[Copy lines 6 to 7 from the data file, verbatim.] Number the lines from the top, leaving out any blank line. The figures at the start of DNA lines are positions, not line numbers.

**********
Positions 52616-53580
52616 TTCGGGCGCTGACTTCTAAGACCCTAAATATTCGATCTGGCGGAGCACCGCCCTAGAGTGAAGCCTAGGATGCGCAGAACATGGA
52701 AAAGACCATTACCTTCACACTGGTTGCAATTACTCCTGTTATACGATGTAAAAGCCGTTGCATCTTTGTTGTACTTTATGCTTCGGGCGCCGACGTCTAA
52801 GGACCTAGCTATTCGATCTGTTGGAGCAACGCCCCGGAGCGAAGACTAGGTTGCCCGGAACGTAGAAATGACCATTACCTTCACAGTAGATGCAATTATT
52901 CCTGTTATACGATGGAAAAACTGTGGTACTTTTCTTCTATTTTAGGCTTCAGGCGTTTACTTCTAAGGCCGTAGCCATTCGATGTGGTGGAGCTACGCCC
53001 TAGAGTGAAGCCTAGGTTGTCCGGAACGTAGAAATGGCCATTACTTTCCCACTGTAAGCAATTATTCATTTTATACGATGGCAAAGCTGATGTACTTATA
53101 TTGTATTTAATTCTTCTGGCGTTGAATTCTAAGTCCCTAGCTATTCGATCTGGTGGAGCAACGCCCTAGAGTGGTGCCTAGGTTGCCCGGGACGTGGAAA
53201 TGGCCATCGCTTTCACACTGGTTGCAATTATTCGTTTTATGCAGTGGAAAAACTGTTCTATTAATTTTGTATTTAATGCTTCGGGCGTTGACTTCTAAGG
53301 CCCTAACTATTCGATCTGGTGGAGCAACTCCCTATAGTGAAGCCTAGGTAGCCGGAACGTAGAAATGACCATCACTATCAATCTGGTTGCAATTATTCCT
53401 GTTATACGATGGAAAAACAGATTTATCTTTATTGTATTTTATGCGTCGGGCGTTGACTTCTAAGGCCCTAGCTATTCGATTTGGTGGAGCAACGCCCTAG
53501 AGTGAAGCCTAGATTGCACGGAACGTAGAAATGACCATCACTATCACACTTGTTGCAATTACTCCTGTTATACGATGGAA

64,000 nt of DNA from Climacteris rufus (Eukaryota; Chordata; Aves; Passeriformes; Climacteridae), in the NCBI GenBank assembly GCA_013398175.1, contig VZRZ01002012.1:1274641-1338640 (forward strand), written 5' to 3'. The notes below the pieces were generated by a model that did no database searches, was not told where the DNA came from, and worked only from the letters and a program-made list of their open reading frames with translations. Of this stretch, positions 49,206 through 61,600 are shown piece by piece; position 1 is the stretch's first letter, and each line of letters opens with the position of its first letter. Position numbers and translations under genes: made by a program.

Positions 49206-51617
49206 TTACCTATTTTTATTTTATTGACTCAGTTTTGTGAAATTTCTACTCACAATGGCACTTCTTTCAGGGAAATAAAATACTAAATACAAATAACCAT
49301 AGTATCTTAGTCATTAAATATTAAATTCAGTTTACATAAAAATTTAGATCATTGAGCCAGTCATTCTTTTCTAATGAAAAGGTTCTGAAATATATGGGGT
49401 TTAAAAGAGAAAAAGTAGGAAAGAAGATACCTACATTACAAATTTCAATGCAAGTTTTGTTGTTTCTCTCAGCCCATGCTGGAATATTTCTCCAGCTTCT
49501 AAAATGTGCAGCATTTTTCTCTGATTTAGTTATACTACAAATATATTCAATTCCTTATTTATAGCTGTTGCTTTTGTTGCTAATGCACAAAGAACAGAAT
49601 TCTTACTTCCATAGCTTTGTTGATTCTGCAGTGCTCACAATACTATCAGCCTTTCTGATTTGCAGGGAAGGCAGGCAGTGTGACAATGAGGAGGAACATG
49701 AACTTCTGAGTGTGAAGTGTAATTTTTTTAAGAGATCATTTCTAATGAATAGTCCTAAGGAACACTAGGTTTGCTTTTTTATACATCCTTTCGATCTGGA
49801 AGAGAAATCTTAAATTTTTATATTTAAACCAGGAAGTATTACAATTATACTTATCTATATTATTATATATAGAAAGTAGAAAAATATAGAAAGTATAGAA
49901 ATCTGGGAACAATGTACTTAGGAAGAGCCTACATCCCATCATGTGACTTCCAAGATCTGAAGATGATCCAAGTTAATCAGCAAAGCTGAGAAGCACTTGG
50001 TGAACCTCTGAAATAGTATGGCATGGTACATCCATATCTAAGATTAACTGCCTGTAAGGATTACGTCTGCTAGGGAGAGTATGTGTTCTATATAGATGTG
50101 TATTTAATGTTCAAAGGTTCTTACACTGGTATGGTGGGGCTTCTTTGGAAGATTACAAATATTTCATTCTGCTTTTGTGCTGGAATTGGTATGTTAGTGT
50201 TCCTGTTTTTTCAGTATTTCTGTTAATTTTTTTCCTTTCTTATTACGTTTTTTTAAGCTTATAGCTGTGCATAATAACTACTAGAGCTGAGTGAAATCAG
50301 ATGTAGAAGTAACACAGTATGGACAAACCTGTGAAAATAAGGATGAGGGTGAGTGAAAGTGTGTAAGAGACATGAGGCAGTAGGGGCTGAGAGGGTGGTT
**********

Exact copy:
53001 TAGAGTGAAGCCTAGGTTGTCCGGAACGTAGAAATGGCCATTACTTTCCCACTGTAAGCAATTATTCATTTTATACGATGGCAAAGCTGATGTACTTATA
53101 TTGTATTTAATTCTTCTGGCGTTGAATTCTAAGTCCCTAGCTATTCGATCTGGTGGAGCAACGCCCTAGAGTGGTGCCTAGGTTGCCCGGGACGTGGAAA